The Union Budget 2017 is all set to be announced on February 1, a date that has now been adopted by the Narendra Modi government as compared to the last week of February followed by the governments before. All eyes are on Prime Minister Narendra Modi and Finance Minister Arun Jaitley on the budget proposals and the relief expected for the common man post the last three months ever since demonetisation of high value currencies were announced and implemented.
But will it be a please-all budget or will the Modi government tighten its finances by increasing avenues to raise taxable income. Finance Minister Arun Jaitley has constantly maintained his government’s commitment to stick to the stiff fiscal deficit target of 3 per cent. Jaitley announced the targets for three years as 3.9 per cent for 2015-16, 3.5 per cent for 2016-17 and 3 per cent for 2017-18. This would mean limited elbow room for Jaitley to spare money to fund existing welfare programmes and announce new ones in a bid to ease the burden on the common man.
The International Monetary Fund (IMF) on January 16 downgraded India’s growth forecast for the year to 6.6 per cent, a full percentage point lower from its earlier estimate of 7.6%, on the back of the disruption caused by demonetisation.
Those who are betting on a populist budget are predicting that the government will tinker with the tax slabs, raising the tax exemption slabs for individuals from the present Rs 2.5 lakhs to Rs 3 lakhs per year. They are also hoping for an increase in the interest exemption on housing loans from Rs 2 lakh to Rs 3 lakh.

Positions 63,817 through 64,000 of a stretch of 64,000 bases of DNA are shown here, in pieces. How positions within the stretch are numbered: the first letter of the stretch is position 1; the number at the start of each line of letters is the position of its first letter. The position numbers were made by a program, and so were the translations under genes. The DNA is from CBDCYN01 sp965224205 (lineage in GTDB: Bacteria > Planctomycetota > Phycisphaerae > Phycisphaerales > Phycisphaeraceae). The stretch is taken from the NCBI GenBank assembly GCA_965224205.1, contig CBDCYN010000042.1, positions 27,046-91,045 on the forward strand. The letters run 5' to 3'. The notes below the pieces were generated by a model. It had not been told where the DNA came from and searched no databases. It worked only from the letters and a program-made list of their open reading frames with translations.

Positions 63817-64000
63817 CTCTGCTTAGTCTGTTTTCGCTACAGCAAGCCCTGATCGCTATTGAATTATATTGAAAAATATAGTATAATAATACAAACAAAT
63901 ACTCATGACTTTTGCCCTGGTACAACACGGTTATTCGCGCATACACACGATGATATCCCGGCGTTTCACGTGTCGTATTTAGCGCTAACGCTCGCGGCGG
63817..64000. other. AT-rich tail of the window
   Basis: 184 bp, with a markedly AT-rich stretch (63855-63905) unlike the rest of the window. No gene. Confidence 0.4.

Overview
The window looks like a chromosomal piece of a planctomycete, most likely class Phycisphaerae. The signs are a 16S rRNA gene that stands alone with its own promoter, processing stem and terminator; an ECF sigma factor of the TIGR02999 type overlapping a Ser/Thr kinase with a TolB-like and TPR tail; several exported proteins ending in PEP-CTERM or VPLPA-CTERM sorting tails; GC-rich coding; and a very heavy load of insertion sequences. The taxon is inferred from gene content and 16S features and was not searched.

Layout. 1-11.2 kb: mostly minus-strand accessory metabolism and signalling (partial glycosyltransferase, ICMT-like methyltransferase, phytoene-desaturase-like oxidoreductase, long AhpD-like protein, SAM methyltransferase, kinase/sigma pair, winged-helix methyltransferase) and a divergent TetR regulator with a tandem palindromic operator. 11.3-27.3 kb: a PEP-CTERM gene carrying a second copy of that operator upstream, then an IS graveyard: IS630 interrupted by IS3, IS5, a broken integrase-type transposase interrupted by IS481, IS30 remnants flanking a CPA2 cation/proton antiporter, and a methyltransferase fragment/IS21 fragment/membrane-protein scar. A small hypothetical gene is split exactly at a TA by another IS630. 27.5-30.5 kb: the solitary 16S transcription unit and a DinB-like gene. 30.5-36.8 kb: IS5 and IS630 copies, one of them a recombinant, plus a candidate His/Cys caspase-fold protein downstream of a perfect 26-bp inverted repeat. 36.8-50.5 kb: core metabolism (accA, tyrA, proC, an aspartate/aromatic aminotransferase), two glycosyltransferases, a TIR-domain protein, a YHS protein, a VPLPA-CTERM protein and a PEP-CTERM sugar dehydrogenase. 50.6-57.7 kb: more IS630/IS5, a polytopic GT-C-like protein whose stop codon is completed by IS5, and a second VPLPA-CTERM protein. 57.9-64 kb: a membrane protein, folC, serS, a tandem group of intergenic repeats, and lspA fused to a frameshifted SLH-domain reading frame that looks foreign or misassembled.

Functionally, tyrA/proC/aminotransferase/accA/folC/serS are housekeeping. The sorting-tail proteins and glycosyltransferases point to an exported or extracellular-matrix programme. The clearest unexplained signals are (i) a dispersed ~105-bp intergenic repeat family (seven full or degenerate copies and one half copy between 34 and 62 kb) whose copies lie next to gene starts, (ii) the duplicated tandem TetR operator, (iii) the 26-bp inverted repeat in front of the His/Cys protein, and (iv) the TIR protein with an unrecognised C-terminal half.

At the same time, those who are expecting a tight budget say that the government is likely to introduce a new tax on cash transactions above Rs 50,000. A high-level committee on digital payments headed by Andhra Pradesh chief minister Chandrababu Naidu has suggested such a tax to discourage cash transactions, a cap on the maximum allowable limit for large-size cash transactions and a complete abolition of charges on card payments to incentivise digital transactions, reports The Economic Times.
This is in line with the government’s stated objective of converting India into a ‘less cash’ economy. The stock market is also worried with various reports pointing out to the government re-introducing Long Term Capital Gains Tax on sale of shares. Currently, shares held for more than a year attract zero tax. This is likely to increase to 3 years. Prime Minister Narendra Modi hinted at this possibility when he said at an event in Mumbai in the last week of December that “Those who profit from financial markets must make a fair contribution to nation-building through taxes.”
Also it will be interesting to see if the government raises service tax rate from the current 15% to 18%, which is anyways expected to be the floor rate once the goods and services tax (GST) kicks in later this year.
On Friday, Govindraj Ethiraj spoke to Gopal Mundhra, Associate Partner – ELP on the tax measures the government is expected to take and whether the budget this time will be increase the burden on the common man. Listen in to what Mundhra had to say.